Bikers looking for a boozy ride may bike to Munich Germany when Oktoberfest begins in September through October. The event is a festival of German beers as seen in the video. It is the largest beer fest in the world and a once in a lifetime experience. Experience one of the best cycling routes and the a wild beer experience all in one trip.

The maps also shows a more relaxed urban biking vibe that is found in Amsterdam, Netherlands. The city is known for its biking ambiance and may even contain safer more relaxed trails for users.

All locations with a icon on the pin point have a short video or image to show the biker what they may see in those areas.


Global Sand Crisis

By: Alexia Herrera

We are experiencing a sand crisis around the world today. Sand is used to create glass, jewelry, bricks, concrete, roads, and buildings therefore, sand mines are essential and are creating a crisis in sand shortage. As cities get bigger, and declines. When we think about places like Egypt, Arab Emirates, or Las Vegas, we assume that sand is infinite. But,the shortage in sand and the shift of the terrains show us otherwise.

BBC found that there is a high demand for sand and it is harming the livelihoods of the ecosystem, and the people in Tiwi, Kenya. According to BBC, one farmer was killed in efforts to protect the community from the theft of sand by illegal sand harvester.

Along with the effect of livelihood, the effect on the environment can be seen through satellites on Google Timelapse. The changes began in 2010 and by 2016, we see fully built sand mine in Tiwi, Kenya. The time lapse also shows the rise of sand along the shoreline thus pushing the water back. The time lapse demonstrates the strips of water like rivers, and lakes diminishing in the town thus impacting water retention for the locals.

Tiwi, Kenya is not the only place that is experiencing a sand crisis. The google pro tour shows that Tiwi is not the only place affected by the sand mines. The Conversation finds that Poyang Lake sand mine is extracted for Shanghai, China. Marina California, as seen in Google Pro, is experience a surge of protest against the sand mining because they are changing the terrains in the area. India and Cambodia is also showing a change in terrain caused by the sand shortage.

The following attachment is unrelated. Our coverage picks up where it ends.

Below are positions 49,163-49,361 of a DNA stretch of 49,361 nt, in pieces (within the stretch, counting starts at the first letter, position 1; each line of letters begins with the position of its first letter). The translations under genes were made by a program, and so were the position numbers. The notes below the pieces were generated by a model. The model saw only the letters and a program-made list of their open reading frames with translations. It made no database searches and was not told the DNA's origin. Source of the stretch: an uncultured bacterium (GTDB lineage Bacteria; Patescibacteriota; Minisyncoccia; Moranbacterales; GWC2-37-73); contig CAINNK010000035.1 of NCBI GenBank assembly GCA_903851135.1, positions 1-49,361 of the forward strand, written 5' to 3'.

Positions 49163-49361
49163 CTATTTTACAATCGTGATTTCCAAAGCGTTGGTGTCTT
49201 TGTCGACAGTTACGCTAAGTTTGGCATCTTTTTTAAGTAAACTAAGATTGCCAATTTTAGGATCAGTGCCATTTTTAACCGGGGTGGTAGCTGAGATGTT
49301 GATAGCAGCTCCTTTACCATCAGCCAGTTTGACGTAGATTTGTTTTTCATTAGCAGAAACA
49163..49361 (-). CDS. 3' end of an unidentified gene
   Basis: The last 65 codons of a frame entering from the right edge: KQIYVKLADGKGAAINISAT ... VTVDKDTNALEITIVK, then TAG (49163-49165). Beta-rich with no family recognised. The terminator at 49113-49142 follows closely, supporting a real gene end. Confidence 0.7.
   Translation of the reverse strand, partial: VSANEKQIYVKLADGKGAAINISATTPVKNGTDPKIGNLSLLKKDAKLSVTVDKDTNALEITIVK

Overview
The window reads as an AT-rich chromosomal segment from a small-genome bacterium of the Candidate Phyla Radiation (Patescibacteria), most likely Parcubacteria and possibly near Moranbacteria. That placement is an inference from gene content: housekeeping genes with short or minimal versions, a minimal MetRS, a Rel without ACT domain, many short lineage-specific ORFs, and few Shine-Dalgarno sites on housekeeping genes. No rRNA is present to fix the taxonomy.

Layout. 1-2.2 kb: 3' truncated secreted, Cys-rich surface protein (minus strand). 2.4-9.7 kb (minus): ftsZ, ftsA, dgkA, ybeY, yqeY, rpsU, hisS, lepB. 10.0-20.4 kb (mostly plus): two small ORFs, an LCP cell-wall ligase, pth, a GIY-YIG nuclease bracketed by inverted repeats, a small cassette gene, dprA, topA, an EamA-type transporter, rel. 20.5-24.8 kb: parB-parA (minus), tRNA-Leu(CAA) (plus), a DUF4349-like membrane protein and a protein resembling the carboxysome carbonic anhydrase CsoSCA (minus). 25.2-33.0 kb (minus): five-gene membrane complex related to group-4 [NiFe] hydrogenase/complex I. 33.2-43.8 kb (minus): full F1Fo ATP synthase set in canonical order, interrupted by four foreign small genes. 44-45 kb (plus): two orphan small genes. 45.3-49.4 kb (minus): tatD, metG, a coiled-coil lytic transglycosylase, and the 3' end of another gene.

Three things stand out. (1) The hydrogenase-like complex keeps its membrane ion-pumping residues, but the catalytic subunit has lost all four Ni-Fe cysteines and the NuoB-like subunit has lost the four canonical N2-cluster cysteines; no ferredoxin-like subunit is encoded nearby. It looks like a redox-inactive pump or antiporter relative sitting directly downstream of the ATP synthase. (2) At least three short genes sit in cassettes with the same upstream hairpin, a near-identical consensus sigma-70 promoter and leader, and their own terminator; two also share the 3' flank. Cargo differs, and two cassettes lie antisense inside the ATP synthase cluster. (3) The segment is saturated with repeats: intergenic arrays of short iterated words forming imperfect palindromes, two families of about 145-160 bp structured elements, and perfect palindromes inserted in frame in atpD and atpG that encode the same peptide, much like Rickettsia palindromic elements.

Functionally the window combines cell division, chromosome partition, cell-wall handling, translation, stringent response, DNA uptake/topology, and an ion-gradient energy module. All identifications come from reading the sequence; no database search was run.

Baby Boomers vs Millennials

By: Alexia Herrera

Pew Research Center found the difference between millennials and older generations in different aspects like household income, graduation attainment, race, marital status, and population. The first thing I focused on was the large generational difference in population. The baby boomer generation consisted of over 2 million more people than the millennial generation. The huge difference will affect the way that social security benefits work and the amount of nursing home for aging people.

Although the rate of bachelor degrees increased significantly in females and has obtained in the 30 percent tile for males, the household income has only increased by about 2-thousand-dollars. I argue that the increase in household income is very small relative to the dramatic rise in the cost of living.

Graphics made using Venngage

The other factors in the comparative graphs can all contribute to the economic disparities between baby boomers and millennials. Marriage, education, and race all intersect. Some biggest change in the baby boomer generation and the millennials are the decreases in white people in the generation. It decreased by 16 percent. The rate of marriage also decreased from 66 percent to 37 percent. The rate of divorce, job forces, and economic disparity may affect the rate of marriage between millennials.  

Google Trends

By Alexia Herrera

Cyntoia Brown was sentenced to life in prison for killing the man that solicited her for sex. She was only 16 years old, a minor when she was sentenced to at least 51 years in prison. There were hashtags on twitter, #FreeCyntoiaBrown, and people passively advocating for her via social media. NBC wrote an article which argues that A-list celebrities “caught attention for mercy.” According to an analysis of Google Trends, Cyntoia Brown’s searched increased above Kim Kardashian’s search. The famous icon tweeted on November 21st, “I’ve called my attorney yesterday to see what can be done about this.” As seen on the google trend, Cyntoia Brown was searched more than Kim Kardashian immediately after tweeting that. Her efforts paid off and resulted in the freedom of Cyntoia Brown.

The Kardashian was searched significantly more until November of 2018

Since then Kim Kardashian has used her platform to end mass incarceration and support the First Step Act. Similarly to Cyntoia Brown’s case, Kim tweeted “I made it my mission to fun cases of people who are so deserving…” She gives credit again to her attorney, Brittany K Barnett, for releasing a man named Eric after serving 16 years. The Kardashian also gives credit to the First Step Act. According to an analysis of Google Trends, the search for the First Step Act has increased just hours after her initial tweet at 4 P.M. Interest on the Kardashian also rose as awareness is bought into the act, Brittany, and the mission -Buried Alive.

The First step began showing activity after the Kardashian tweeted about it.

MLB Pitchers

By Alexia Herrera

I extracted data of 4 very known pitchers in Major League Baseball: Aroldis Chapman, Ben Ziegler, Jake Arrieta, and Clayton Kershaw. The players were analyzed from their first 8 years in the league.

Graph created by Alexia Herrera using The full visualization can be found on Flourish.